No one argues with the opposition; the opposition is simply ignored.
It is impossible to systematically promote any point of view in
media which differs from the official point of view. Disagreement
with the president is not yet a crime, but it is universally viewed
as political suicide all the same.
In other words, citizens have virtually no influence with the
regime. The government does not have to be guided by the opinion
of citizens - as it is not dependent on citizens for anything.
Duma deputies (and Federation Council members) are convinced that
their seats in the next parliament depend on how diligently they
carry out the will of the presidential administration, rather
than on the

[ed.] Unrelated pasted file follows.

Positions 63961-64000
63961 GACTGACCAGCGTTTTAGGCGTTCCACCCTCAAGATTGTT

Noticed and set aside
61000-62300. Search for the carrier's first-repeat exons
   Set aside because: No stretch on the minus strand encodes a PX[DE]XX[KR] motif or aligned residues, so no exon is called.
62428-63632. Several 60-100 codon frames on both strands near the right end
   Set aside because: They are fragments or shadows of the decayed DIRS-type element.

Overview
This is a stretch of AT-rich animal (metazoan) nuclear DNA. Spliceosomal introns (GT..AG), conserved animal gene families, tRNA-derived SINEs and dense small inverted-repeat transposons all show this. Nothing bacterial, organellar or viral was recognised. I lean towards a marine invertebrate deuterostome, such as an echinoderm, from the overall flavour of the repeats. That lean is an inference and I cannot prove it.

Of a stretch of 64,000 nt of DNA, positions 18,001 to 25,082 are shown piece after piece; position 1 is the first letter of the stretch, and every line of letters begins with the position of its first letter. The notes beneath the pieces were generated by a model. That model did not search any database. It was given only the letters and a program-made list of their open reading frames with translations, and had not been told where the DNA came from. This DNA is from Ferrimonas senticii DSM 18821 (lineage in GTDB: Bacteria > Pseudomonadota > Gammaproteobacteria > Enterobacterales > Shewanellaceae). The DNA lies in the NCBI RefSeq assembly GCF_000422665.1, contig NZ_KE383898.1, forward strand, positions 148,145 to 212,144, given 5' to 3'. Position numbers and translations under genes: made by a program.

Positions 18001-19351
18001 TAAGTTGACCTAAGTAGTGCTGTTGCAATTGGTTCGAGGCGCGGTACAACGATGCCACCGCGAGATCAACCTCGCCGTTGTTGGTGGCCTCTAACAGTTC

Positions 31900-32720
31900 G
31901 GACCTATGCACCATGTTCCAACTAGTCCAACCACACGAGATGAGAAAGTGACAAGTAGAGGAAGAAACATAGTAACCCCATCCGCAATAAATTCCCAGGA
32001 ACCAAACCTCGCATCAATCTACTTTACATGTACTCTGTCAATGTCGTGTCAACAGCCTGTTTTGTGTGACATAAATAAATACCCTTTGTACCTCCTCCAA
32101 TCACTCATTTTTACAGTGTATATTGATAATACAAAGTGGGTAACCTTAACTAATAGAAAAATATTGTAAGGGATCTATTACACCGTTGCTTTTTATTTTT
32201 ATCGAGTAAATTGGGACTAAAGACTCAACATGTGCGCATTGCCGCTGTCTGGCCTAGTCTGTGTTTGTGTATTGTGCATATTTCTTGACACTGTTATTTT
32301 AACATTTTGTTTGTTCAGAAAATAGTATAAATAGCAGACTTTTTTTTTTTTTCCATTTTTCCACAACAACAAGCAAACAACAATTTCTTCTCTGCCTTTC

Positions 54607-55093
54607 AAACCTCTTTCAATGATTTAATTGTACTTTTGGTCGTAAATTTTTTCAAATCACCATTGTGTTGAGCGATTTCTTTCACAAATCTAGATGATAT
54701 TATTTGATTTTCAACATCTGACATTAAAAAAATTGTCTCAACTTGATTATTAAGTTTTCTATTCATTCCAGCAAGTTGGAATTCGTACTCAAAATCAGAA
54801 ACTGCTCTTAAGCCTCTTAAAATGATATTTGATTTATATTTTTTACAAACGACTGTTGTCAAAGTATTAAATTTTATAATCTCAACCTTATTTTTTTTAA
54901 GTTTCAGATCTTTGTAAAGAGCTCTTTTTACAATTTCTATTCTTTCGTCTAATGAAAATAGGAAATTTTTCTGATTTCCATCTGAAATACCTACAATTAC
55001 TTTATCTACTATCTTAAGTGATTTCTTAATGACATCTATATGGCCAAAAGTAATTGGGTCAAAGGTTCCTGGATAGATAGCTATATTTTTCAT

What is left? The right to elect the president and regional
leaders? Everyone knows, however, that elections are too serious
a matter to entrust to the people. Remember 1996, when a man distrusted
by 97% of the people six months before the election still managed
to win? Political scientists no longer discuss the policies of
candidates for regional leader positions, or their character,
or their skills.
They discuss which candidate has the Kremlin's support.
In the meantime, the independence of the authorities from citizens
inevitably leads to certain consequences, most importantly: the
authorities make decisions which promote interests that might
have little if anything to do with the interests of the people.